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Phaeogalera

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Phaeogalera is a small genus of slender, fleshy bog and swamp-inhabiting mushrooms with large, brownish spores with a germ pore and a hymenium lacking chrysocystidia.[1][2][3] Phaeogalera resemble Galerina in their habitat, macroscopic appearance, and spore print color, however, their microscopic characteristics (smooth spores with a distinct germ pore and non-tibiiform cystidia) more closely resemble Psilocybe. The type species, Phaeogalera stagnina, has an Arctic-alpine distribution in the Northern Hemisphere extending into the boreal forests and taiga. It grows along the edges of bogs in peaty soils and sometimes amongst Sphagnum or other mosses. This type species has been classified in Galerina,[4] Tubaria and Psilocybe. Modern molecular evidence supports the recognition of Phaeogalera as an independent genus separate from Galerina.[5][6][7] The generic name is built upon the antiquated generic name "Galera",[8] now synonymous with Galerina,[4] and with a reference to the darker colors of the basidiospores of Phaeogalera. When originally proposed by Kühner,[9] he forgot to fully cite the original publication for the type species which explains by the name was later validly published by Pegler & Young in 1975. The genus Meottomyces was segregated from Phaeogalera after briefly being classified together by Romagnesi (under the name "P. oedipus").[10]

References

  1. ^ Gulden G, Hallgrímsson H (2000). "The genera Galerina and Phaeogalera (Basidiomycetes, Agaricales) in Iceland" (PDF). Acta Botanica Islandica. 13: 3–54.
  2. ^ Horak E, Miller OK (1992). "Phaeogalera and Galerina in arctic-subarctic Alaska (USA) and the Yukon Territory (Canada)". Canadian Journal of Botany. 70 (2): 414–433. doi:10.1139/b92-055.
  3. ^ Gulden G, Vesterholt J (1999). "The genera Galerina Earle and Phaeogalera Kuhner in the Faroe Islands". Nordic Journal of Botany. 19 (6): 685–706. doi:10.1111/j.1756-1051.1999.tb00679.x.
  4. ^ a b Smith AH, Singer R (1964). "A Monograph on the Genus Galerina Earle". New York, NY and London: Hafner Publishing. {{cite journal}}: Cite journal requires |journal= (help)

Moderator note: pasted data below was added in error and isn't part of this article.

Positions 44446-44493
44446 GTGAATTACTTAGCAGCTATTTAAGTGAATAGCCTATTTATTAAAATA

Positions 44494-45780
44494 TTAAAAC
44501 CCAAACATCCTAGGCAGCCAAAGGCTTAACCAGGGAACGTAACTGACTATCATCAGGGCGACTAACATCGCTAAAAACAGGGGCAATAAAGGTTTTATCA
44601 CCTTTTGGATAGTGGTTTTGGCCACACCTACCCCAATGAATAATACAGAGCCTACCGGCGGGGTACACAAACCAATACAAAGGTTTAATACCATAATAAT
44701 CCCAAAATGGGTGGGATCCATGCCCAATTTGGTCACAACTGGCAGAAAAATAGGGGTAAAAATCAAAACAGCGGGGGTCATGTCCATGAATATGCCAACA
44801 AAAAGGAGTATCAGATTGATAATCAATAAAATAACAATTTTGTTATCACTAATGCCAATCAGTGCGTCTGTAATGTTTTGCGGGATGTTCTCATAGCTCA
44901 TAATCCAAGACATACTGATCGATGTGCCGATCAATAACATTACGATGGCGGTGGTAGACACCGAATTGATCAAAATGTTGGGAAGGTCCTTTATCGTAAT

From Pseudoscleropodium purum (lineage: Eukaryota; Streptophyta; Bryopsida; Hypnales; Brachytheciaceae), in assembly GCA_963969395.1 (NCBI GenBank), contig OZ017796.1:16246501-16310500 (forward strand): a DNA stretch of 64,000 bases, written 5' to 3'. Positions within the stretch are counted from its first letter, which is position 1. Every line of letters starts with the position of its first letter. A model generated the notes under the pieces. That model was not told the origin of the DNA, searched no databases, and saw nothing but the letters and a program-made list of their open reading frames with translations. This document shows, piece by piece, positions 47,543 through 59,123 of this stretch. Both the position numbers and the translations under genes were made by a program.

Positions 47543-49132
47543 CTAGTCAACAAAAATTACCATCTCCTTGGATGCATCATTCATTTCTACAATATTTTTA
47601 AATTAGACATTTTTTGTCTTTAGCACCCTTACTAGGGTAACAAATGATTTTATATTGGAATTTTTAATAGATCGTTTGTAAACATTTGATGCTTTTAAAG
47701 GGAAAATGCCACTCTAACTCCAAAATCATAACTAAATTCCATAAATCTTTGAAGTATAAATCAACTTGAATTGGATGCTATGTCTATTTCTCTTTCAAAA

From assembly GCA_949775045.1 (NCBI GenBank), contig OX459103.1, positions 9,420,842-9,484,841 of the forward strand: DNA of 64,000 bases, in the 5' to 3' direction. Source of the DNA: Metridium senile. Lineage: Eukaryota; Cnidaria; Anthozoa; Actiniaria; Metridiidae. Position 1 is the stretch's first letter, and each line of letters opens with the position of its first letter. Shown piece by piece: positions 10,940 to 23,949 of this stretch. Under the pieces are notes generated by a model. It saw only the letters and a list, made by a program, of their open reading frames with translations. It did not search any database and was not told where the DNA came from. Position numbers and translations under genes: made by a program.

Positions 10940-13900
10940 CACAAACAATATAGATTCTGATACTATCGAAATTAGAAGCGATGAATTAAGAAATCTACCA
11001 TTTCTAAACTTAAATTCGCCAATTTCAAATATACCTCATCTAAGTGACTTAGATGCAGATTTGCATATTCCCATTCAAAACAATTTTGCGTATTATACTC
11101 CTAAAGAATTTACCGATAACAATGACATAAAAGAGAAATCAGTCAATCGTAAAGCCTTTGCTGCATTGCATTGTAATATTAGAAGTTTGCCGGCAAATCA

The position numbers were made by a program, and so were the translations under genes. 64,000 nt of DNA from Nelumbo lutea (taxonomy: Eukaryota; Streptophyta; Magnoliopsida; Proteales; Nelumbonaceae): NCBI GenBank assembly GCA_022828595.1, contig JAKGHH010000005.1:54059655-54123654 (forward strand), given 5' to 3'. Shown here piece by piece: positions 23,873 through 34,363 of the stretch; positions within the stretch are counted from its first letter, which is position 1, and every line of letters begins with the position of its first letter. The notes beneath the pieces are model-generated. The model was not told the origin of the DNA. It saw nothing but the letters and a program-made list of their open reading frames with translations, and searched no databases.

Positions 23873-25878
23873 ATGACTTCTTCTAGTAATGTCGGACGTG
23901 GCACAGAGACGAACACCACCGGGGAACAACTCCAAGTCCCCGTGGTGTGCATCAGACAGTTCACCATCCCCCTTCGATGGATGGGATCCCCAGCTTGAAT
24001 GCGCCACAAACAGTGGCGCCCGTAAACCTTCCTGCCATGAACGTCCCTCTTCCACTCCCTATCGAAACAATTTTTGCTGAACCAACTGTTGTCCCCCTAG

5. ^ Moncalvo JM, Vilgalys R, Redhead SA, Johnson JE, James TY, Catherine Aime M, Hofstetter V, Verduin SJ, Larsson E, Baroni TJ, Greg Thorn R, Jacobsson S, Clémençon H, Miller OK Jr (2002). "One hundred and seventeen clades of euagarics". Molecular Phylogenetics and Evolution. 23 (3): 357–400. doi:10.1016/S1055-7903(02)00027-1. PMID 12099793.
  6. ^ Gulden GØ, Stensrud K, Shalchian-Tabrizi K, Kauserud H (2005). "Galerina Earle: A polyphyletic genus in the consortium of dark-spored agarics" (PDF). Mycologia. 97 (4): 823–837. doi:10.3852/mycologia.97.4.823. PMID 16457352.
  7. ^ Petersen G, Knudsen H, Seberg O (2010). "Alignment, clade robustness and fungal phylogenetics — Crepidotaceae and sister families revisited". Cladistics. 26: 62–71. doi:10.1111/j.1096-0031.2009.00279.x. S2CID 84495351.
  8. ^ Kühner R. (1935). "Encyclopédie Mycologique. VII. Le genre Galera (Fries) Quélet" (in French). Paris: Jouve & Cie. {{cite journal}}: Cite journal requires |journal= (help)
  9. ^ Kühner R. (1973). "Genre Galerina Earle (suite et fin)". Bulletin Trimestriel de la Société Mycologique de France (in French). 88 (3): 151.
  10. ^ Romagnesi H. (1980). "Position taxonomique de l' Agaricus oedipus Cooke". Bulletin de la Société Mycologique de France (in French). 96 (3): 249–251.
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Phaeogalera: Brief Summary

provided by wikipedia EN

Phaeogalera is a small genus of slender, fleshy bog and swamp-inhabiting mushrooms with large, brownish spores with a germ pore and a hymenium lacking chrysocystidia. Phaeogalera resemble Galerina in their habitat, macroscopic appearance, and spore print color, however, their microscopic characteristics (smooth spores with a distinct germ pore and non-tibiiform cystidia) more closely resemble Psilocybe. The type species, Phaeogalera stagnina, has an Arctic-alpine distribution in the Northern Hemisphere extending into the boreal forests and taiga. It grows along the edges of bogs in peaty soils and sometimes amongst Sphagnum or other mosses. This type species has been classified in Galerina, Tubaria and Psilocybe. Modern molecular evidence supports the recognition of Phaeogalera as an independent genus separate from Galerina. The generic name is built upon the antiquated generic name "Galera", now synonymous with Galerina, and with a reference to the darker colors of the basidiospores of Phaeogalera. When originally proposed by Kühner, he forgot to fully cite the original publication for the type species which explains by the name was later validly published by Pegler & Young in 1975. The genus Meottomyces was segregated from Phaeogalera after briefly being classified together by Romagnesi (under the name "P. oedipus").

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